Huawei founder and CEO Ren Zhengfei appeared unruffled by the USA’s apparent reversal of its block on US firms supplying the Chinese vendor with equipment.
At last week’s G20 summit in Osaka, Japan, US President Donald Trump said that he had agreed with Chinese President Xi Jingping that the US would “keep selling [the] tremendous amount of product that goes into the various things” manufactured by Huawei.
While Trump has not removed Huawei from a Department of Commerce (DoC) trading blacklist, he noted that American companies “were not exactly happy that they couldn’t sell because they had nothing to do with whatever was potentially happening with respect to Huawei.”
The block could have prevented Huawei from technologies such as Google’s Android OS or even ARM processors - which are fundamental to virtually all mobile devices – and left the vendor facing a revenue shortfall of as much as $30 billion.
Despite this, Ren’s response to the u-turn was muted. The Financial Times quoted him as saying: “President Trump’s statements are good for American companies. Huawei is also willing to continue to buy products from American companies. But we don’t see much impact on what we are currently doing. We will still focus on doing our own job right.”
Ren has previously described the US sanctions on Huawei as a unifying motivator for them, and said he is “very confident” that the Chinese firm will be able to find local and overseas sources for components. In May, he stated that Huawei was prepared for the US ban and so would weather the storm.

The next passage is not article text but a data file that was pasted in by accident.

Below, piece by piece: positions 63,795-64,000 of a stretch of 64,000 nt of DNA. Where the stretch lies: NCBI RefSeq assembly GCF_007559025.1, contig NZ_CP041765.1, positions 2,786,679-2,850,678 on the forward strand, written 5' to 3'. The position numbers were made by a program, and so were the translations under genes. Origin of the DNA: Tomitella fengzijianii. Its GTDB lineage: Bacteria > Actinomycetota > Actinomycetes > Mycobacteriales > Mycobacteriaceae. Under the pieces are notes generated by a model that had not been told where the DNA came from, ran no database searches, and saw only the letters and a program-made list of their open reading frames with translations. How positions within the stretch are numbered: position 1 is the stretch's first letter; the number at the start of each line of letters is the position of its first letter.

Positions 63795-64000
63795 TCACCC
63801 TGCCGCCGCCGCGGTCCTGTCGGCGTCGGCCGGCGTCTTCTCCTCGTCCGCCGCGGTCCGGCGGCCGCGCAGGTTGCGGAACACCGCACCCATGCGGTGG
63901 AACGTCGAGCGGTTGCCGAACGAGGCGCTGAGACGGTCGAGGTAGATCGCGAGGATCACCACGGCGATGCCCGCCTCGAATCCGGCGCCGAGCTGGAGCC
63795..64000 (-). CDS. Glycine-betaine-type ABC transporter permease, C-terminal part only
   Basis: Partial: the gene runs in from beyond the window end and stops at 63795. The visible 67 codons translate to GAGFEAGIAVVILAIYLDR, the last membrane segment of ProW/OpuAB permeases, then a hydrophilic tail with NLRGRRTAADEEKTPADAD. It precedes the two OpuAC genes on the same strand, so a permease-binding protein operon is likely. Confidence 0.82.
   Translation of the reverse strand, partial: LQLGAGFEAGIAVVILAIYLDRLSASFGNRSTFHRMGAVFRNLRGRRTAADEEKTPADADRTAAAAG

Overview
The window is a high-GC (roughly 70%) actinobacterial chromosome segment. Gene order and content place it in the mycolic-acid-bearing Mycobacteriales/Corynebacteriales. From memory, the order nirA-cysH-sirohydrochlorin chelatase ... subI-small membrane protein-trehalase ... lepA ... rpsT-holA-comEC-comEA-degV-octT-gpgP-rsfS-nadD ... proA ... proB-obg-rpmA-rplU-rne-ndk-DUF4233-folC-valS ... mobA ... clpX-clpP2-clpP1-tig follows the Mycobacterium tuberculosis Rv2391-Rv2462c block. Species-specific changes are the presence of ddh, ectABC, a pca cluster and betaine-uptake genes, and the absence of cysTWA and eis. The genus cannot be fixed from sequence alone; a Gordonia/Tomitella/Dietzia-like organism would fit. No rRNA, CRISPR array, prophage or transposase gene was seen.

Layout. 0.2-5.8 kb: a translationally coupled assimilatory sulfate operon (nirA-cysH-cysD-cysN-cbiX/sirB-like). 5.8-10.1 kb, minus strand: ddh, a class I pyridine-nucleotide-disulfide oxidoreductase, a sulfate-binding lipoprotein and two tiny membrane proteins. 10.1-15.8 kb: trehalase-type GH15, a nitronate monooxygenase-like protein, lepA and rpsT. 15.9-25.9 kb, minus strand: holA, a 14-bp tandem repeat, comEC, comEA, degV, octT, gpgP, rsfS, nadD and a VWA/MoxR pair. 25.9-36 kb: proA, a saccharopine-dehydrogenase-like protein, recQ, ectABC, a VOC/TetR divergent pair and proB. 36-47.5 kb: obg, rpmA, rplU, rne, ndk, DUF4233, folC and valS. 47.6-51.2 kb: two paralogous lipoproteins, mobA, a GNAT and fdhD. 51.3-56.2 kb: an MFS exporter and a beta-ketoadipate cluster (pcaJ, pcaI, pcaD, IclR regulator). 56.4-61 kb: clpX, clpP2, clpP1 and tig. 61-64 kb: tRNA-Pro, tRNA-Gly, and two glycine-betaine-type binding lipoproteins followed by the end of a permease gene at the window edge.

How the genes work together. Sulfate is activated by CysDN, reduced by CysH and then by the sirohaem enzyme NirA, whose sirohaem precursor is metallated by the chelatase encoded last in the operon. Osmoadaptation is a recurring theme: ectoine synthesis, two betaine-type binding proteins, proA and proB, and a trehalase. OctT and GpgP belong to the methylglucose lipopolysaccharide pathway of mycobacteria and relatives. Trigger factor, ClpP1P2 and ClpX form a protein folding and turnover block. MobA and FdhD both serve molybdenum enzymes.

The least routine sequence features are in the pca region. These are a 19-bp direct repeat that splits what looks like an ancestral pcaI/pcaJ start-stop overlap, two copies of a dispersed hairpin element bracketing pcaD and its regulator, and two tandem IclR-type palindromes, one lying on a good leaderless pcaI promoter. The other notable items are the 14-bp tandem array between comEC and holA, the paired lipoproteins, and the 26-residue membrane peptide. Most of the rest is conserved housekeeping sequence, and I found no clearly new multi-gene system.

On the matter of the $30 billion revenue shortfall, Ren has claimed that Huawei would “do a lot of switching over and will take time to ramp up, but after that we will be stronger”, adding that he expected a return to growth from 2020.
In the US, Trump has come in for heavy criticism for his perceived u-turn, with Senator Marco Rubio calling the u-turn a “catastrophic mistake” that would “destroy the credibility of his administration’s warnings about the threat posed by the company.”
The US director of the National Economic Council Larry Kudlow was forced onto the defensive, affirming that the move was “not a general amnesty” and that US firms would be prevented from selling to Huawei if there were any national security concerns.
However, several US firms have looked for loopholes in the ban, which prohibits direct exports to Huawei. However, it does not cover products manufactured overseas as long as no more than 25% of their component materials are US-made.